The classification by IQ dates from early 20th century US psychiatry texts, and continued up to ICD-9 (International Classification of Diseases). This was superseded by ICD-10 in 1990.
July 28, 2018
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Liliana, I too would have been shocked if these were legal terms in 2005. Peter's post illustrates another problem with quoting from the internet - it is often wrong. Idiot was a legal term from the middle ages, and imbecile became a legal term in England and Wales from the mid 1800s. Both terms were abolished in 1959. Moron, as David Burn has already stated, was a word coined by Goddard in 1910, and has never been part of UK law.
July 28, 2018
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There's a reference to the coroner's report in the Independent (Elizabeth City, NC) of August 30th, 1929.
https://chroniclingamerica.loc.gov/lccn/sn83025812/1929-08-30/ed-1/seq-3/
See the top of the page. The coroner, S.A.Nathan, believed the death to be an accident, and that Harry thought he was pulling the trigger on one of two empty chambers.

The Watauga Democrat of Sept 12th 1929 has a paragraph about the funeral: http://newspapers.digitalnc.org/lccn/sn82007642/1929-09-12/ed-1/seq-3/

The same newspaper, a fortnight earlier, had the rather unsympathetic heading: “He kept his word.”
http://newspapers.digitalnc.org/lccn/sn82007642/1929-08-29/ed-1/seq-1/ (bottom right of page)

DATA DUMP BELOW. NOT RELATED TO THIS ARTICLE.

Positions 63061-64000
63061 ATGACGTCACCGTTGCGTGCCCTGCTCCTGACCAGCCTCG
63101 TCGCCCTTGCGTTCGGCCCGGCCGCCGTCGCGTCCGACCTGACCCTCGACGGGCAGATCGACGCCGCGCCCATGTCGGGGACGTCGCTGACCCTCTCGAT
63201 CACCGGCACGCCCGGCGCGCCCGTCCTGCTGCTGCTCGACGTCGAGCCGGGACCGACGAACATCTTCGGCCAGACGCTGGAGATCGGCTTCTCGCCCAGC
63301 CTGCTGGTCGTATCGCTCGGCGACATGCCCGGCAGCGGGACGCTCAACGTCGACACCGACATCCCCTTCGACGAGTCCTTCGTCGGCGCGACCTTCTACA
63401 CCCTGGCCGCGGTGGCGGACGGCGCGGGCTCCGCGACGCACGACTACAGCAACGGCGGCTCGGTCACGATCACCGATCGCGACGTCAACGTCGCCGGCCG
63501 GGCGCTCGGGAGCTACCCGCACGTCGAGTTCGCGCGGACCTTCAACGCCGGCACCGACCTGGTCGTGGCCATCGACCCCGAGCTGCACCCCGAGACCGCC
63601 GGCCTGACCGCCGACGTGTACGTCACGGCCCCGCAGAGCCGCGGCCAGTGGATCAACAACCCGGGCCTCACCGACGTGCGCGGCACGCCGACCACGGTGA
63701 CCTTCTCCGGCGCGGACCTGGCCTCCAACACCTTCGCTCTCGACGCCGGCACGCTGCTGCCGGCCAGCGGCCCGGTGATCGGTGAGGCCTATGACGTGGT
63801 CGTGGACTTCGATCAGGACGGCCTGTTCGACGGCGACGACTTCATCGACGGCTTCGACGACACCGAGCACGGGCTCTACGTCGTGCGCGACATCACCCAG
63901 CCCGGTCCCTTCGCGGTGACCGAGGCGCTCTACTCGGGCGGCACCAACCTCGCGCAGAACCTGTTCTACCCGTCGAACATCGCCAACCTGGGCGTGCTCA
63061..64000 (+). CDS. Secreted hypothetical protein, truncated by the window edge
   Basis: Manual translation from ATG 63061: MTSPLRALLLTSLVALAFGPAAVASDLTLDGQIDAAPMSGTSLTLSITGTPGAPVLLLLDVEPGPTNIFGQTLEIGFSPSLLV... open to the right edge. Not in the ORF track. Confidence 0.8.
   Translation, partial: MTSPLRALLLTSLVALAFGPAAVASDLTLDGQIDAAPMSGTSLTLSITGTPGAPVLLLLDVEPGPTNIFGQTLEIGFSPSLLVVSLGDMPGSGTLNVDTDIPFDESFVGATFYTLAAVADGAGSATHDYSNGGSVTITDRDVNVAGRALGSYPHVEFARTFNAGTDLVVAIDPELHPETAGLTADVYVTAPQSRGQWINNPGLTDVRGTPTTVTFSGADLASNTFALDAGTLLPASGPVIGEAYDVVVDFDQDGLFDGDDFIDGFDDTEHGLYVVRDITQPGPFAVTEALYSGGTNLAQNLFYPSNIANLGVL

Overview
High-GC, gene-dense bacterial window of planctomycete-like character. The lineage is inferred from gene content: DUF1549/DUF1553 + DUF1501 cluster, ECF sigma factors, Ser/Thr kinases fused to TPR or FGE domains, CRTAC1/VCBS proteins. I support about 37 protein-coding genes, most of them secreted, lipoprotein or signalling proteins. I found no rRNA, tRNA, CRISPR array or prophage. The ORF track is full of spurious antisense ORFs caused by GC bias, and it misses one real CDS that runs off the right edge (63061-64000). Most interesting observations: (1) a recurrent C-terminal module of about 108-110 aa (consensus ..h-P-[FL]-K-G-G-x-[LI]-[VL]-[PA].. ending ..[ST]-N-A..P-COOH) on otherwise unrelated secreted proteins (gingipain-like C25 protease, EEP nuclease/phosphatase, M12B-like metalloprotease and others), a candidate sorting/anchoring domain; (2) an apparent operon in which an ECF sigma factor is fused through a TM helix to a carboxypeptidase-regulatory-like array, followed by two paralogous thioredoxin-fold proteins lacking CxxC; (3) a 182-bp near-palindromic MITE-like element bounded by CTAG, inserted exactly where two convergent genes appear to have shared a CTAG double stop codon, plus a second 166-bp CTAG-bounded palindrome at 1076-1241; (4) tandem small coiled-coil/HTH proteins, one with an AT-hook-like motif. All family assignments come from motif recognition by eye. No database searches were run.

March 20, 2018
Damian Hassan edited this comment March 21, 2018
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That looks right.
The description of the game in this article http://wickedchopspoker.com/simpleton-country-folk-hog-wild-for-pig/ matches Pedro.
I can't find a working link to the rules of Pig, although there is a fleeting glance at them in this video. https://youtu.be/Wusjo45UMTo
Feb. 28, 2018
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If you think that a defender with QT would always ruff low first, but with QJ or JT would choose at random, then your strategy with QJT should match that. Your first two cards will be the T,Q 1/3 of the time, and the four QJ or JT permutations 1/6 of the time each. That way, when declarer sees you follow with the T then Q, he has to choose between your playing this 100% of the time with QT doubleton and 1/3 of the QJT. Similarly, if you play T then J, this could be 1/2 of the JTs, or 1/6 of the QJTs. In each case, the restricted choice calculation reduces the chances of the QJT by three.
Feb. 28, 2018
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Yes, Richard and Kenton have convinced me that I was wrong, and the overall evidence points to a 7222 shape and dropping the SJ.
Feb. 27, 2018
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Vacant spaces (7 v 12) gives odds of 3.85% for initial QJT,1.54% for QT. Divide QJT by 3 for restricted choice, so it's about 55% for the finesse now.
Feb. 25, 2018
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I certainly would not have seen the necessity of winning with the Q and not the A at trick 1.As David says, a lovely problem.
May 2, 2016
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There is a real danger of being stranded in dummy in this hand. You need to keep the KS as a possible entry. Win in dummy with the Q, then lead a club. If East (with something like Jxxx, xx, KQx, AKxx) returns a spade, you can win in hand and establish the QC. Alternatively, if the defense tries to draw trumps, you continue clubs, and your KS and AS in dummy allow enough flexibility in your entries to decide where you win the third round of spades.
May 1, 2016
Damian Hassan edited this comment May 1, 2016